2022 Hyundai Tucson

By Frank S. Washington

TUCSON, AZ — Bigger does not necessarily mean better. But that was not the case with the 2022 Hyundai Tucson.

The compact crossover was six and half inches longer, a half inch wider, a half inch taller and the wheelbase was longer by more than three inches. That equated to more cargo space and more cubic feet of passenger space.

They’ve made both visual and physical alteration to the 2022 Hyundai Tucson to pull it upmarket. It goes on sale this summer.

Longer wheelbases have a direct impact on ride and handling. For the new Tucson, that meant it handled the rough roads here smoothly. Not a lot of road noise got into the cabin, nor did the small depressions and divots knock us off course.

The sheet metal was all new. Designers employed what they called ‘Parametric Dynamics.’ It was jewel like surfaces. They put daytime running lights that were only visible when illuminated and they were seamless with the parametric grille.

There was a long hood, a level roof line, and short overhangs. Tucson styling was a very subtle form of edge design and it made the compact crossover look like it was moving forward while standing still.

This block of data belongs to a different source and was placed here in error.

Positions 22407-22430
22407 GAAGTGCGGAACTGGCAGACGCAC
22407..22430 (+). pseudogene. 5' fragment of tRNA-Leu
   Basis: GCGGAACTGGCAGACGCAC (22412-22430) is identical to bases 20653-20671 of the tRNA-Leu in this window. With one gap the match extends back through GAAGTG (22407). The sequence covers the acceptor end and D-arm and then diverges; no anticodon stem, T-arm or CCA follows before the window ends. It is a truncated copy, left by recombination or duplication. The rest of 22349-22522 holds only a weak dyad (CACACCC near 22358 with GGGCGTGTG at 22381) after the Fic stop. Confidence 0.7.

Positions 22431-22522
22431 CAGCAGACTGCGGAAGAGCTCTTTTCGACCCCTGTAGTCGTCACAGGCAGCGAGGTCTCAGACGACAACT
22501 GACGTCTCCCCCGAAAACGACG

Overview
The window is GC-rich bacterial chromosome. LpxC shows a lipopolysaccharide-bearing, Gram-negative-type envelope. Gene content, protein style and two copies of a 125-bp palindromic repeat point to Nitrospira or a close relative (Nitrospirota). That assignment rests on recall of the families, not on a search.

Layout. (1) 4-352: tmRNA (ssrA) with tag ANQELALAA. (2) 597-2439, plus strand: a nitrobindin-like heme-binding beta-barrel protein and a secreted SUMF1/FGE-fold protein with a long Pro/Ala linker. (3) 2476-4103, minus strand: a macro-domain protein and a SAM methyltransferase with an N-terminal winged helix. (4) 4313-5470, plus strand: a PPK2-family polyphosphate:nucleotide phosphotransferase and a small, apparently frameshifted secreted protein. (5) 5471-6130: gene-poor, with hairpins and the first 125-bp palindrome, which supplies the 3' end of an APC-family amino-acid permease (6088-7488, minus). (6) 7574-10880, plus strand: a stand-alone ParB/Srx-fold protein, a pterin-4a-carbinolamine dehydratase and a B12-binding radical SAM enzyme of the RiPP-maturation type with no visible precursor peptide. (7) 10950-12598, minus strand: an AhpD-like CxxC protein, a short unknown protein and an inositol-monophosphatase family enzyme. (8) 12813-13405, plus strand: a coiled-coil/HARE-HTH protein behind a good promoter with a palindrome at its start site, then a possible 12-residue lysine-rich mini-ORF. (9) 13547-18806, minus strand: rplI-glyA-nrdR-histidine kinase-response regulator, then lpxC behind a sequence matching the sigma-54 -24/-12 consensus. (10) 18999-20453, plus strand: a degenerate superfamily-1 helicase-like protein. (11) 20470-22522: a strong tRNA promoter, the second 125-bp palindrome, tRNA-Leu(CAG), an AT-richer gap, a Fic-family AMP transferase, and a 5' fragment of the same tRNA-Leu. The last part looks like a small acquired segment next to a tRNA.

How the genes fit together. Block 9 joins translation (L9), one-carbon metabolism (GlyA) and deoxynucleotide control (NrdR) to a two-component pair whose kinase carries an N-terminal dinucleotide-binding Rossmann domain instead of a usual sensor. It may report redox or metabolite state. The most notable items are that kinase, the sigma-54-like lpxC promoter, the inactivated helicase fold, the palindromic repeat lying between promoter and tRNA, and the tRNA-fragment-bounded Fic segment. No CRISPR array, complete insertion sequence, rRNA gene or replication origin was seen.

There was a chrome line starting at the side mirrors and it followed the arc of the roofline and increased in width until it reached the C pillar.

Of course, the design theme carried to the rear. There were full-width taillights that embraced the half concealed triangular shape that were visible when illuminated like the DRLs in front.

The press material said the Tucson’s interior had ambient lighting. It is adjustable and offers 64 colors that have 10 levels of brightness. We could not see it because our test drive occurred in the morning under a bright sun.

There was a broad ridge that went across the dash and blended into the doors. The interior had a 10.25-inch touch infotainment screen that was buttonless. It was narrow and that made it look wider. All the controls like climate, audio volume, the navigation system, were touch.